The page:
At Clarke Quay.
Photo © JE Nilsson and Cheryl M. Cordeiro-Nilsson for Cheryl Marie Cordeiro 2010
Yesterday came as one of the best days to take a stroll through the heart of Singapore’s financial district, it being Vesak Day on a Friday, leading up to a long weekend in this city country that hardly ever sleeps. Vesak is an annual public holiday, sometimes informally called “Buddha’s birthday”. This long weekend meant that the streets were virtually empty along Raffles Place, Boat Quay and Clarke Quay. At the nearby parking houses, one could see such unusual signs as, 889 parking lots available…
We began at Raffles Place, walking through Boat Quay and landing up at Clarke Quay. Together with looking at old pictures of the area from an art gallery at Clarke Quay and then realizing what fantastic infrastructure they’ve built these days in the same spaces made the entire walk through the area surreal.
At Mulligan’s, Clarke Quay.
It’s quite a difference from a cool 8C in Sweden thereabouts to land in 28C with a humidity that constantly cloaks you. It doesn’t take long walking in this heat to make you want to run to the nearest water cooler for a drink and any drink sitting in a bucket of ice becomes all at once attractive and desirable!
Bucket of paradise?
So I spotted a litle bucket of paradise right in the middle of the walk when I most needed a drink and in some cruel joke from the restaurant, the ale shown here were not for sale. The restaurant from which they were displayed was only 2 days old and the ale was reserved for a crowd that would gather later that evening.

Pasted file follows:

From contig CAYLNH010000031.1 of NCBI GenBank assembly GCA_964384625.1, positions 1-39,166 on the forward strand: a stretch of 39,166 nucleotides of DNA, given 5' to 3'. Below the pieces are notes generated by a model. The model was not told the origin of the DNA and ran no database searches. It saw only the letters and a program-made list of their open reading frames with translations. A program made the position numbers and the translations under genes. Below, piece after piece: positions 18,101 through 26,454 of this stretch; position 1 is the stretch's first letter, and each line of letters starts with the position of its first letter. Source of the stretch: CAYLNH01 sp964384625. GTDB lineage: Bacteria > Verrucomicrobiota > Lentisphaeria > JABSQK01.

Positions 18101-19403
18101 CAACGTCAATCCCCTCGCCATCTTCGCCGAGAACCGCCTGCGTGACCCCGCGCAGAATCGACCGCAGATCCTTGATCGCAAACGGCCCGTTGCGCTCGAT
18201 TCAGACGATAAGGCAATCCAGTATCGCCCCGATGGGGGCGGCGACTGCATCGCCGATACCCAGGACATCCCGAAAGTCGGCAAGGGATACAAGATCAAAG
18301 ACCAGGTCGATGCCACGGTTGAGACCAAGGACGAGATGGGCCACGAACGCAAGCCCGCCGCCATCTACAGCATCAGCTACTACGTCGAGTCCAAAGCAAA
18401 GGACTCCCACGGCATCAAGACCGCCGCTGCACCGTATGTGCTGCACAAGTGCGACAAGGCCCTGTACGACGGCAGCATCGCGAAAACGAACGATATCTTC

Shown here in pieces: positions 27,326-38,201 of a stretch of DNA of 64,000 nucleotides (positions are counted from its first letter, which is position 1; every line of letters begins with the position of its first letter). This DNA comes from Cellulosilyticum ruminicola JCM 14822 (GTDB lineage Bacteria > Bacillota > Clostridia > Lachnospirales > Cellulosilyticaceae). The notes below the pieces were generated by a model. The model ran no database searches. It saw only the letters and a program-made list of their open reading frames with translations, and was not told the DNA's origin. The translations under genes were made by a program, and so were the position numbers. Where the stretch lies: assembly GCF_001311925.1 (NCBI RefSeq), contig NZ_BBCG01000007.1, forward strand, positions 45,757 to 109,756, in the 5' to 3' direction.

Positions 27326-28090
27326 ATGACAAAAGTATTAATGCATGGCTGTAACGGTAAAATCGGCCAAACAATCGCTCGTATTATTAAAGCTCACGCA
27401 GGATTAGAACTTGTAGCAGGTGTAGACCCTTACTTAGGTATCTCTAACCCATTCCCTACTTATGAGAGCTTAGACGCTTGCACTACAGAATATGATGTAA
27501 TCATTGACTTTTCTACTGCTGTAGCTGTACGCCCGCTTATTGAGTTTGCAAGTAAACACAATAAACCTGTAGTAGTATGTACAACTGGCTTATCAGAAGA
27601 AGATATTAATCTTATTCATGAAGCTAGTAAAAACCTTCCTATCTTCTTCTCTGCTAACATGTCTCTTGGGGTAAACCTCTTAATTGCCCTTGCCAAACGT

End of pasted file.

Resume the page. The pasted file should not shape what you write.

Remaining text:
River bank, Boat Quay, across from the Asian Civilisations Museum.
One can hardly get a feel of unhurried languidity when in Singapore, where it’s as if even the flow of the river and the rolls of the waves off the East Coast shores have learnt to speed up, in keeping with the fast tempo of Singapore’s city life.
Yet, there’s always a certain sense of ease and calm through Boat Quay, where Singapore’s vibrant trade once began, when you visit on a weekend such as this.
Pub facades as colourful as the ngihtlife along Boat Quay.
In the uncrowded riverfront street of Boat Quay with restaurants that were fully opened, you see how the colourful facades reflect its vibrant nightlife, details that are easily lost when Boat Quay fills up with people.
At Raffles Place.
Kaya toast, slices of toasted bread with butter and an egg jam or an egg marmelade made with coconut milk between its slices.
Raffles Place was just as quiet and one of the coffeeshops just below Republic Plaza, no doubt a really busy lunch place during any other day, was an ideal spot to get some kaya toast and iced lemon tea.
Kaya toast is a staple in the Singapore culinary scene, where in fact, many Singaporeans will have their favourite versions of it for breakfast or as a mid-day snack. You could have different kinds of plain bread to it with variations in the thickness of each slice of bread. And while we do make kaya at home in Sweden, there’s really nothing like being able to buy it over the counter, in the number of slices that you want.